Prospect Profile: Pius Suter

With the news that EU FA Pius Suter is unexpectedly part of Ottawa’s rookie tournament roster, I thought I’d take a look at him as a prospect if (and this is a big “if”) the Sens decide to sign him. It’s worth noting that the Sens had another EU pro at their development camp (Carl Perrson) and that came to nothing, granting that he’s not the same caliber of player.

Pius Suter, C/LW, 21, 5’11*
2014-15 OHL (Guelph) 61-43-29-72 (1.18 ppg, 4th ppg)
2015-16 NLA (ZSC) 45-14-10-24 (0.53, 11th ppg)
2016-17 NLA (ZSC) 38-17-11-28 (0.73, 4th ppg)
* it’s universally acknowledged he’s shorter–see below

Suter was eligible for the 2014 draft, but an unremarkable regular season with Guelph (66-9-15-24) meant only ISS listed him for the draft (buoyed by his playoff performance); at the time he was thought to be an energetic shutdown center with grit who can chip in offensively. After his monstrous 2015 season (aided undoubtedly by talented teammates), everyone listed him for the draft (I had him slotted in the fourth round). HP referenced his good work the year before and about the current year said “He has a very
good shot and isn’t afraid to go into traffic and he will commonly emerge with the puck.” They also referenced the concern that seems to have left him undrafted–he’s smaller (shorter) than listed. FC talked about his ability on the penalty kill and call him a top-nine, two-way winger; ISS’ description didn’t change; RLR simply said it was rare for a second-year Euro to get drafted, but was impressed by his offensive explosion.

Despite all the praise Suter slipped through the draft–it’s truly mindboggling that his size is the only criticism amongst the scouting data. Suter had already signed with the ZSC Lions prior to the draft and his rookie season was spent buried behind a veteran lineup (making him unpalatable for the 2016 draft). Despite that he was the second most productive 20 and under player behind Auston Matthews. As a 21-year old no other player his age was close to his production. He signed a two-year extension with ZSC in December, but undoubtedly he has an opt-out clause or there’d be no point in him playing in a rookie tournament after the Swiss league season has started (September 8th for him).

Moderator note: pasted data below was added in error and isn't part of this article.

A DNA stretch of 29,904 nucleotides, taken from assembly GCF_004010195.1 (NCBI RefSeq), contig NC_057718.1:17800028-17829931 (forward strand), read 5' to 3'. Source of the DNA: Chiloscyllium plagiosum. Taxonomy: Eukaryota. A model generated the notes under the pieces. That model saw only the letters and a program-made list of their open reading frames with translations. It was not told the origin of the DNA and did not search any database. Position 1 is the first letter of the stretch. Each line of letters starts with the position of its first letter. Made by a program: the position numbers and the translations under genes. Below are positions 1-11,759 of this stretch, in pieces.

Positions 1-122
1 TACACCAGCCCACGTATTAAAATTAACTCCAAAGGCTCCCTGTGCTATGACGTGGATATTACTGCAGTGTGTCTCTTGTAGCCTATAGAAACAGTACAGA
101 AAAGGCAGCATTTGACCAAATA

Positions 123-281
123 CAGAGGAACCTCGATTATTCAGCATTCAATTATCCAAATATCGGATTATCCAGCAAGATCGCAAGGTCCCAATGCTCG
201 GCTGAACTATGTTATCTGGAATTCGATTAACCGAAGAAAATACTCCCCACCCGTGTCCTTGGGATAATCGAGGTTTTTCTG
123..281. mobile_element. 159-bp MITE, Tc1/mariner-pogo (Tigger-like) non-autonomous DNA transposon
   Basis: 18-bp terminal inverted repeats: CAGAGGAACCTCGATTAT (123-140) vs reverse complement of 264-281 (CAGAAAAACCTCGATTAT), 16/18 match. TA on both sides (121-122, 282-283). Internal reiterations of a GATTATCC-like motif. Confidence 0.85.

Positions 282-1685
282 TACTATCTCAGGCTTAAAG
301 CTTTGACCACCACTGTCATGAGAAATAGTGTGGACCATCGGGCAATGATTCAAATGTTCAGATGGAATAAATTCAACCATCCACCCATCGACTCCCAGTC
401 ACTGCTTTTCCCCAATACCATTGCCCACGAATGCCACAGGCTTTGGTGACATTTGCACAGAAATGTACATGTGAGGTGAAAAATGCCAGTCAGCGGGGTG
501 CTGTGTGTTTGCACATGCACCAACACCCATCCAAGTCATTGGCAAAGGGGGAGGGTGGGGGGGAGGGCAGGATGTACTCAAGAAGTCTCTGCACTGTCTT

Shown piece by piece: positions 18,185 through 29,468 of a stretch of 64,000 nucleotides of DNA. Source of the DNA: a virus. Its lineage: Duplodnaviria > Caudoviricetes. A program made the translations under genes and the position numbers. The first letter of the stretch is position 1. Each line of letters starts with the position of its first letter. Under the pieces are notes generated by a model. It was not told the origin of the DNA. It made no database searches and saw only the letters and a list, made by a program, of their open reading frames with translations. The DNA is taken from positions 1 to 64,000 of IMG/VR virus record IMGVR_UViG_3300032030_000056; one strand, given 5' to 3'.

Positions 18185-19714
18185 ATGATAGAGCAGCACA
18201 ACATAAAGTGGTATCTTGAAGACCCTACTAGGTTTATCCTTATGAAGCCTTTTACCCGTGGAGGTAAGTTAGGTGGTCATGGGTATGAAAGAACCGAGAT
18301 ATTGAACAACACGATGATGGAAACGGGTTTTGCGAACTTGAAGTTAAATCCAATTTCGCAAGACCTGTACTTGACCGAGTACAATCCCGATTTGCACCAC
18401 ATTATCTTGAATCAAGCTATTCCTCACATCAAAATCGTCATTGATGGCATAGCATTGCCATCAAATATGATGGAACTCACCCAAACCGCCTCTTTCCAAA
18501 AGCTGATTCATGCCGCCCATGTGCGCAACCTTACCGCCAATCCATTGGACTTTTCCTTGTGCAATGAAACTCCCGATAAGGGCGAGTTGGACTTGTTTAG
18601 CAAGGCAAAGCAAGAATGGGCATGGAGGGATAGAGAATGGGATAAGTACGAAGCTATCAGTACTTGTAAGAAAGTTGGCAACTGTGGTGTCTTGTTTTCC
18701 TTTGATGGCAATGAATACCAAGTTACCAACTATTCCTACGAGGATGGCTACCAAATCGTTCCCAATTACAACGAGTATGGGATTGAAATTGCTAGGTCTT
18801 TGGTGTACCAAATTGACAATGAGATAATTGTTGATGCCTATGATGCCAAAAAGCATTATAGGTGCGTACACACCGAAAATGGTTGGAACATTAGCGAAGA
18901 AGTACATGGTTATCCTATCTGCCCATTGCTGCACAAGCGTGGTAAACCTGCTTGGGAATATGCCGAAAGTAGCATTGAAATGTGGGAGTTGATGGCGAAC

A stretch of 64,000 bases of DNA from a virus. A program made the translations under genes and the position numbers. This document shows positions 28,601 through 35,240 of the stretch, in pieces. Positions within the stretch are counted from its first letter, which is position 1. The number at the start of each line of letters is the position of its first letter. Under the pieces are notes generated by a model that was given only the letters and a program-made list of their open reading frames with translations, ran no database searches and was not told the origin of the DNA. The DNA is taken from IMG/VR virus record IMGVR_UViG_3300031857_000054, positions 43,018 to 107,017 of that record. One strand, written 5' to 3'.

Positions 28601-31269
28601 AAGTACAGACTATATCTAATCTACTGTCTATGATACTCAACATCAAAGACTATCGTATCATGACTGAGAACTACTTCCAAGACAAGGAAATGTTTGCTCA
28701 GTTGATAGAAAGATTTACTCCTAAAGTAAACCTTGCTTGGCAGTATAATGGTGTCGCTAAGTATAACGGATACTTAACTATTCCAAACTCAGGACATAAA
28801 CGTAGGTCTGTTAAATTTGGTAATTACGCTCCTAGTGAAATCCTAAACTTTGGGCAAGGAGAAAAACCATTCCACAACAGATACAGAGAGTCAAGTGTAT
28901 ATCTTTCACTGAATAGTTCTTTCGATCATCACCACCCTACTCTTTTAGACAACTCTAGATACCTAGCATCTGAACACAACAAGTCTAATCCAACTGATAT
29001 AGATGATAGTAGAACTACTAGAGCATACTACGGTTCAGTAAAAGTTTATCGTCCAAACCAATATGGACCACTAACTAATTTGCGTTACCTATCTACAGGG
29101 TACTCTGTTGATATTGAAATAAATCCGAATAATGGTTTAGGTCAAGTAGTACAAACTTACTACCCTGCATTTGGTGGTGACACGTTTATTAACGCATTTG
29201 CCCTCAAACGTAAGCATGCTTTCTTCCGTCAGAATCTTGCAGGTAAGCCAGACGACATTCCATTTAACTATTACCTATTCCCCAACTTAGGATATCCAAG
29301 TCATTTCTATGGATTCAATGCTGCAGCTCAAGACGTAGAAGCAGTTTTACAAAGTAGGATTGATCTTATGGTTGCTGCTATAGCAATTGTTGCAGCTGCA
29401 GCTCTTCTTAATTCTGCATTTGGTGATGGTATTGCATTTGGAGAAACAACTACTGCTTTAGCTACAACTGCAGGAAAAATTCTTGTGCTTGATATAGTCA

What kind of player is Suter? The general sentiment is an energetic third-liner who can kill penalties and add offense. If the Sens sign him there are a few options: 1) he could play in Belleville (he would be the 15th forward, which isn’t an unreasonable number), 2) he could play in Ottawa (this would require a trade or demotion), 3) he could be loaned back to ZSC. Personally I think #1 and #3 are the only serious options and at least from the org perspective I see little point in sending him back to Switzerland (he has nothing left to prove there).

Do I think the Sens will sign him? It’s hard to tell. Pierre Dorion has steered clear of undersized prospects (think of how quickly he pulled the trigger on Jonathan Dahlen); conversely, they’ve signed undersized free agents out of Europe (the lamentable Tom Pyatt as well as Chris DiDomenico–both from the NLA), so the possibility exists. Would he be a good addition to their prospect pool? Yes, I believe he would be.

This article is written by Peter Levi (@eyeonthesens)

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Senators News & Notes

Several times a year I get a flood of visitors from a totally random source–recently someone from The Hockey Forum (UK) linked my Belleville post and a bunch of traffic came in from England. It’s a funny thing, but gratifying to know that the content can be found for those who look.

prospects

The Silver Seven‘s prospect countdown continues. I mentioned last time that I find the lack of rationale for the list more than a little perplexing, but I won’t keep harping on it:

#18 Gabriel Gagne (NKB)
C/RW, 20-21, 2-36/15, AHL 41-2-4-6
NKB is drinking the org koolaid, because after a Ludwig Karlsson-like debut he’s looking for positives (the idea that he’ll play ahead of Mike Blunden is pretty ridiculous). The team paid a high price to draft him, giving up a 2nd round pick (MacKenzie Blackwood) and a 3rd in 2016 (Joseph Anderson) to move up a few spots to draft him. He’s supposed to be a scoring power forward, but his production in the Q after he was drafted flatlined and he was abysmal in his rookie season as a pro. At the least he should be blowing up the ECHL, but he was mediocre there as well. There were plenty of red flags from scouts when he was drafted and this is a make-or-break season for him (although at this point I think we can safely give up on him ever being a scorer in the NHL).

#17 Chris Driedger (Trevor)
GL, 23, 3-76/12, AHL 12-19-2 3.22 .900